Bookmarked The push to AI is meant to devalue the open web so we will move to web3 for compensation (by Mita Williams)

Adding this interesting perspective from Mita Williams to my notes on the effects of generative AI. She positions generative AI as bypassing the open web entirely (abstracted away into the models the AIs run on). Thus sharing is disincentivised as sharing no longer brings traffic or conversation, if it is only used as model-fodder. I’m not at all sure if that is indeed the case, but from as early as YouTube’s 2016 Flickr images database being used for AI model training, such as IBM’s 2019 facial recognition efforts, it’s been a concern. Leading to questions about whether existing (Creative Commons) licenses are fit for purpose anymore. Specifically Williams pointing to not only the impact on an individual creator but also on the level of communities they form, are part of and interact in, strikes me as worth thinking more about. The erosion of (open source, maker, collaborative etc) community structures is a whole other level of potential societal damage.

Mita Williams suggests the described erosion is not an effect but an actual aim by tech companies, part of a bait and switch. A re-siloing, an enclosing of commons, where being able to see something in return for online sharing again is the lure. Where the open web may fall by the wayside and become even more niche than it already is.

…these new systems (Google’s Bard, the new Bing, ChatGPT) are designed to bypass creators work on the web entirely as users are presented extracted text with no source. As such, these systems disincentivize creators from sharing works on the internet as they will no longer receive traffic…

Those who are currently wrecking everything that we collectively built on the internet already have the answer waiting for us: web3.

…the decimation of the existing incentive models for internet creators and communities (as flawed as they are) is not a bug: it’s a feature.

Mita Williams

Bookmarked Target_Is_New, Issue 212 by Iskander Smit

Iskander asks what about users, next to makers, when it comes to responsible AI? For a slightly different type of user at least, such responsibilities are being formulated in the proposed EU AI Regulation, as well as the connected AI Liability Directive. There not just the producers and distributors of AI containing services or products have responsibilities, but also those who deploy them in practice, or those who use its outputs. He’s right that most discussions focus on within the established system of making, training and deploying AI, and we should also look outside the system. Where in this case the people using AI, or using their output reside. That’s why I like the EU’s legislative approach, as it doesn’t aim to regulate the system as seen from within it, but focuses on access conditions for such products to the European market, and the impact it has within society. Of course, these proposals are still under negotiation, and it’s wait and see what will remain at the end of that process.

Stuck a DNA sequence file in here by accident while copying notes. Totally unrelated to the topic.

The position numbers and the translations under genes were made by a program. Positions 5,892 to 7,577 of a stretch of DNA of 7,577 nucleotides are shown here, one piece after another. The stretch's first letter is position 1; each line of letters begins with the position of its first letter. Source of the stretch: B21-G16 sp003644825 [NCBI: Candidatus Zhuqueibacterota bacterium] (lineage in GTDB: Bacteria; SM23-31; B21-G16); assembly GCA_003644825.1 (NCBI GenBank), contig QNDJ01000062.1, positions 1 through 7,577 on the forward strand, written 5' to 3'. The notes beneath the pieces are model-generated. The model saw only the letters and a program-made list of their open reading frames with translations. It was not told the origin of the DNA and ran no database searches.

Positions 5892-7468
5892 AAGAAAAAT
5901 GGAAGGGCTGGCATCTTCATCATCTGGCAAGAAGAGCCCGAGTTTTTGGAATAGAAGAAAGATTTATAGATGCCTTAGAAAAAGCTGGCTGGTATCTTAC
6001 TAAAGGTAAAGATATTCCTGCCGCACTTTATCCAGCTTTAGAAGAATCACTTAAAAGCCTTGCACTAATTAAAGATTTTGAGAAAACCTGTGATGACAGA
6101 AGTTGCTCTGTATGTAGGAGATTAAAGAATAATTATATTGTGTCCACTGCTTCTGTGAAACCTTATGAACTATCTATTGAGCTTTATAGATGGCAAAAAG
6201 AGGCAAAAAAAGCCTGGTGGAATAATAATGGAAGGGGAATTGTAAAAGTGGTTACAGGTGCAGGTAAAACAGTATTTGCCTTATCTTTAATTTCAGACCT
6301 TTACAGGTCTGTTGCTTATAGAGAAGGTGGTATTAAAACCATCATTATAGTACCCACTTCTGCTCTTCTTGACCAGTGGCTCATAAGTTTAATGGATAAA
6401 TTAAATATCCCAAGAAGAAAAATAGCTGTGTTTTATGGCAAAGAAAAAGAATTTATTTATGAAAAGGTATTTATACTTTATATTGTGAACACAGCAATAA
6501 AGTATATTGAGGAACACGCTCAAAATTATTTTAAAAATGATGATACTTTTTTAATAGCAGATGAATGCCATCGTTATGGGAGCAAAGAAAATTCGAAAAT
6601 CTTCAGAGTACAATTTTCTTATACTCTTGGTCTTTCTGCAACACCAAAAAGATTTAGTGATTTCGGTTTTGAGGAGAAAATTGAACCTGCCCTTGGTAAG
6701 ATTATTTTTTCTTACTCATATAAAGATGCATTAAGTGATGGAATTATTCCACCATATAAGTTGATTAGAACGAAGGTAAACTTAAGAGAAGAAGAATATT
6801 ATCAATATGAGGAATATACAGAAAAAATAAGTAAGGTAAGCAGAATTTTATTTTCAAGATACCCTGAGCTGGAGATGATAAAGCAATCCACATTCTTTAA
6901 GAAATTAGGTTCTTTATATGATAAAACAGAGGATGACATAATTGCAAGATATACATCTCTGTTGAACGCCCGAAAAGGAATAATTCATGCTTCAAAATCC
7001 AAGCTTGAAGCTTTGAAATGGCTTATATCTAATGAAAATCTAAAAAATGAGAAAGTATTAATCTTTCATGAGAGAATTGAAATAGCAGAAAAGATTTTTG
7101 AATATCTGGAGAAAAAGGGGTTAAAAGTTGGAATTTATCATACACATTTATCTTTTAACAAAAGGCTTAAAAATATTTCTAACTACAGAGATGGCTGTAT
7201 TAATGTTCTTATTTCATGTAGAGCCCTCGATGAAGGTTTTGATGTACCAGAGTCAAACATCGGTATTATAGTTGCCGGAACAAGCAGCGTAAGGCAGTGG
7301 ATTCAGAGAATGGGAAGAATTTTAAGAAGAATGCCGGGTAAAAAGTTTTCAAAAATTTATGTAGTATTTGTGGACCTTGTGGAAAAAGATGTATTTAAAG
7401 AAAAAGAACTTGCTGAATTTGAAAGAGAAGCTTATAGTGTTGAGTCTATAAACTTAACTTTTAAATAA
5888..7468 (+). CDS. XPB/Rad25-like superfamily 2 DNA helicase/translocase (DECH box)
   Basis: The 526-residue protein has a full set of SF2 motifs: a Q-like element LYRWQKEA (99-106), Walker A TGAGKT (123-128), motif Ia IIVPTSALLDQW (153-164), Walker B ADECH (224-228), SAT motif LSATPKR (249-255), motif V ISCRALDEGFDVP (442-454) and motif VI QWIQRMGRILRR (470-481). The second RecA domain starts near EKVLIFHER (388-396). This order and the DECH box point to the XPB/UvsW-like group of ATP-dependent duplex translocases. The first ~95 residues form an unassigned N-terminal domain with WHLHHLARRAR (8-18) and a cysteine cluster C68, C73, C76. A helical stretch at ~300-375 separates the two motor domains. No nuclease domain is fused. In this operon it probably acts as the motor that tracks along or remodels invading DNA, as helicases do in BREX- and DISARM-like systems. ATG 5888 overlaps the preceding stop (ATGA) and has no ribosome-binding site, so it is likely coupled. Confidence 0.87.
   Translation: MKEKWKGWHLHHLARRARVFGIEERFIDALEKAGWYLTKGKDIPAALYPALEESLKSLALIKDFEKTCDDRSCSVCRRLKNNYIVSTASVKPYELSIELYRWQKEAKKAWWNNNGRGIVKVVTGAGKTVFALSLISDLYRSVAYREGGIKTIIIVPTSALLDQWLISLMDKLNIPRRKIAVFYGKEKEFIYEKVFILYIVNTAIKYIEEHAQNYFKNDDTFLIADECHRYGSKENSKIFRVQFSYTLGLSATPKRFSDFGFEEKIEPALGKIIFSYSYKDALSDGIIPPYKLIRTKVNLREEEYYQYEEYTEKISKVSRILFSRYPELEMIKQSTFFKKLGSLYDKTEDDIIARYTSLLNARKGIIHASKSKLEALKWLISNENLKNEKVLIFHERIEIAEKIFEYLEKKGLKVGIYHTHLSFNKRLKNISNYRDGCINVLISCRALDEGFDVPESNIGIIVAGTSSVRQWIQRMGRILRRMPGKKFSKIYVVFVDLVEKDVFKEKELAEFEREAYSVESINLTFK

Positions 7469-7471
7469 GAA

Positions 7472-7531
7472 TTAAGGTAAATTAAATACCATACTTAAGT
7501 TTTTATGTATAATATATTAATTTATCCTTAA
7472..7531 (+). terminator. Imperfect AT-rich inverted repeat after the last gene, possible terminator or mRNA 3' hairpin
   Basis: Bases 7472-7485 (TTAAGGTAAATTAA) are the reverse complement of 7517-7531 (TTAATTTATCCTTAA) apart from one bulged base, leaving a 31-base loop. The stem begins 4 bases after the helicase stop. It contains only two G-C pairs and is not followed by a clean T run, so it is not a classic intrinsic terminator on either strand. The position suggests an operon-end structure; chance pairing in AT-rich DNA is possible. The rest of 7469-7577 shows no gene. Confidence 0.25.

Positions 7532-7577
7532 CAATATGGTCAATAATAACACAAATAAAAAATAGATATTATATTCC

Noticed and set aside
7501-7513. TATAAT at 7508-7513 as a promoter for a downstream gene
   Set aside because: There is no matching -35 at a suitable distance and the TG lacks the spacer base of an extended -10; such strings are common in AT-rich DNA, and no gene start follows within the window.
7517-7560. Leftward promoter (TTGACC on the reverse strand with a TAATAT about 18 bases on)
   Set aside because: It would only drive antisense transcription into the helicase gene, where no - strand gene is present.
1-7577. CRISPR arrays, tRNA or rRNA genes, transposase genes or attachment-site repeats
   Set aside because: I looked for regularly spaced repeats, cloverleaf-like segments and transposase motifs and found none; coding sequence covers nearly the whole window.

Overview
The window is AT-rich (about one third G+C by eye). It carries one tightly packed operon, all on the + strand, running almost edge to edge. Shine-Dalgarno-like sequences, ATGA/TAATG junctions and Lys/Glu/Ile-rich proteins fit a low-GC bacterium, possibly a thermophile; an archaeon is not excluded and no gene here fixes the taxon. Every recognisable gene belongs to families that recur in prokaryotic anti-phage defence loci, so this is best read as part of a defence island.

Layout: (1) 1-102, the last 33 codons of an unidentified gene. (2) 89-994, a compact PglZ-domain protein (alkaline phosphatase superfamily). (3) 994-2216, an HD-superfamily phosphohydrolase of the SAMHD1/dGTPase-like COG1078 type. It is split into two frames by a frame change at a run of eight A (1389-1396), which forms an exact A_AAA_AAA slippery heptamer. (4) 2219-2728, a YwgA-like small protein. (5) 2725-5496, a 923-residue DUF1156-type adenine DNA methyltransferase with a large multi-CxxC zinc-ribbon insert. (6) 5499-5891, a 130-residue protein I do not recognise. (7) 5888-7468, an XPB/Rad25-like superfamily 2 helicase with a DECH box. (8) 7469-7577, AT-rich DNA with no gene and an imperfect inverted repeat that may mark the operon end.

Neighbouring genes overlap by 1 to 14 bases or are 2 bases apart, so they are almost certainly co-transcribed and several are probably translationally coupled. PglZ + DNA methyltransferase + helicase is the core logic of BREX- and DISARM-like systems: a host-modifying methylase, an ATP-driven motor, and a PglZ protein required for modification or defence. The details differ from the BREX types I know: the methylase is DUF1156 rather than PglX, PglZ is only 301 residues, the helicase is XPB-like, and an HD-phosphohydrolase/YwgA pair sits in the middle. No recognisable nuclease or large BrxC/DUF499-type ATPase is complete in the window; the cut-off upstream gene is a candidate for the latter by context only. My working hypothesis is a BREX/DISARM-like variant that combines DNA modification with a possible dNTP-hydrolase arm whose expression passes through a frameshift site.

As I wrote down as thoughts while listening to Dasha Simons; we are all convinced of the importance of explainability, transparency, and even interpretability, all focused on making the system responsible and, with them, the makers of the system. But what about the responsibility of the users? Are they also part of the equation, should they be responsible too? As the AI (or what term we use) is continuous learning and shaping, the prompts we give are more than a means to retrieve the best results; it is also part of the upbringing of the AI. We are, as users, also responsible for good AI as the producers are.

Iskander Smit

Last Tuesday I provided the opening keynote at BeGeo, the annual conference of Belgium’s geospatial sector, organised by the Belgian National Geographic Institute. My talk was part of the opening plenary session, after the welcome by NGI’s administrator-general Ingrid Vanden Berghe, and opening remarks by Belgian Minister for Defence Ludivine Dedonder.